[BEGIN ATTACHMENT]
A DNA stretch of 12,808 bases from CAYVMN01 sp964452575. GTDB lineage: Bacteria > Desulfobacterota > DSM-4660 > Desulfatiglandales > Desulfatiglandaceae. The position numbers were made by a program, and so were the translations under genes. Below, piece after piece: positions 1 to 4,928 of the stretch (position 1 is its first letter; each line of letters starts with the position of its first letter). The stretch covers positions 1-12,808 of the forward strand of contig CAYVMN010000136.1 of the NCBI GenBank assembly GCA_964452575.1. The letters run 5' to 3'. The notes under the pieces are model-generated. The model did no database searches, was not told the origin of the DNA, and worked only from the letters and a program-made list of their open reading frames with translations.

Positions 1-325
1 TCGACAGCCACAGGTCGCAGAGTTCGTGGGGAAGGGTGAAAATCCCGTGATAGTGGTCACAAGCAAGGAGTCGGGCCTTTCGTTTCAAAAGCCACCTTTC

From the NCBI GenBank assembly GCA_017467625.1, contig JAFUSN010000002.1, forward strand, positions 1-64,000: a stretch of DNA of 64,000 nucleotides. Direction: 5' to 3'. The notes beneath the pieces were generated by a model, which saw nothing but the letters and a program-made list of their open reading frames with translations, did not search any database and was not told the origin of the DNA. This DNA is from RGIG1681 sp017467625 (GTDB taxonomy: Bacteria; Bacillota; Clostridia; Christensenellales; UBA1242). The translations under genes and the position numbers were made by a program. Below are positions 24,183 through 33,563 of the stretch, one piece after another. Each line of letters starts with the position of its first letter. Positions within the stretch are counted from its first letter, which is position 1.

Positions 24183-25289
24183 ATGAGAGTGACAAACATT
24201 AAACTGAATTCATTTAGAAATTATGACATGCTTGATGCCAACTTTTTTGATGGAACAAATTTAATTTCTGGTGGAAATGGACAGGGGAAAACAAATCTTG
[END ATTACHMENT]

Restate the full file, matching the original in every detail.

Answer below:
A DNA stretch of 12,808 bases from CAYVMN01 sp964452575. GTDB lineage: Bacteria > Desulfobacterota > DSM-4660 > Desulfatiglandales > Desulfatiglandaceae. The position numbers were made by a program, and so were the translations under genes. Below, piece after piece: positions 1 to 4,928 of the stretch (position 1 is its first letter; each line of letters starts with the position of its first letter). The stretch covers positions 1-12,808 of the forward strand of contig CAYVMN010000136.1 of the NCBI GenBank assembly GCA_964452575.1. The letters run 5' to 3'. The notes under the pieces are model-generated. The model did no database searches, was not told the origin of the DNA, and worked only from the letters and a program-made list of their open reading frames with translations.

Positions 1-325
1 TCGACAGCCACAGGTCGCAGAGTTCGTGGGGAAGGGTGAAAATCCCGTGATAGTGGTCACAAGCAAGGAGTCGGGCCTTTCGTTTCAAAAGCCACCTTTC

From the NCBI GenBank assembly GCA_017467625.1, contig JAFUSN010000002.1, forward strand, positions 1-64,000: a stretch of DNA of 64,000 nucleotides. Direction: 5' to 3'. The notes beneath the pieces were generated by a model, which saw nothing but the letters and a program-made list of their open reading frames with translations, did not search any database and was not told the origin of the DNA. This DNA is from RGIG1681 sp017467625 (GTDB taxonomy: Bacteria; Bacillota; Clostridia; Christensenellales; UBA1242). The translations under genes and the position numbers were made by a program. Below are positions 24,183 through 33,563 of the stretch, one piece after another. Each line of letters starts with the position of its first letter. Positions within the stretch are counted from its first letter, which is position 1.

Positions 24183-25289
24183 ATGAGAGTGACAAACATT
24201 AAACTGAATTCATTTAGAAATTATGACATGCTTGATGCCAACTTTTTTGATGGAACAAATTTAATTTCTGGTGGAAATGGACAGGGGAAAACAAATCTTG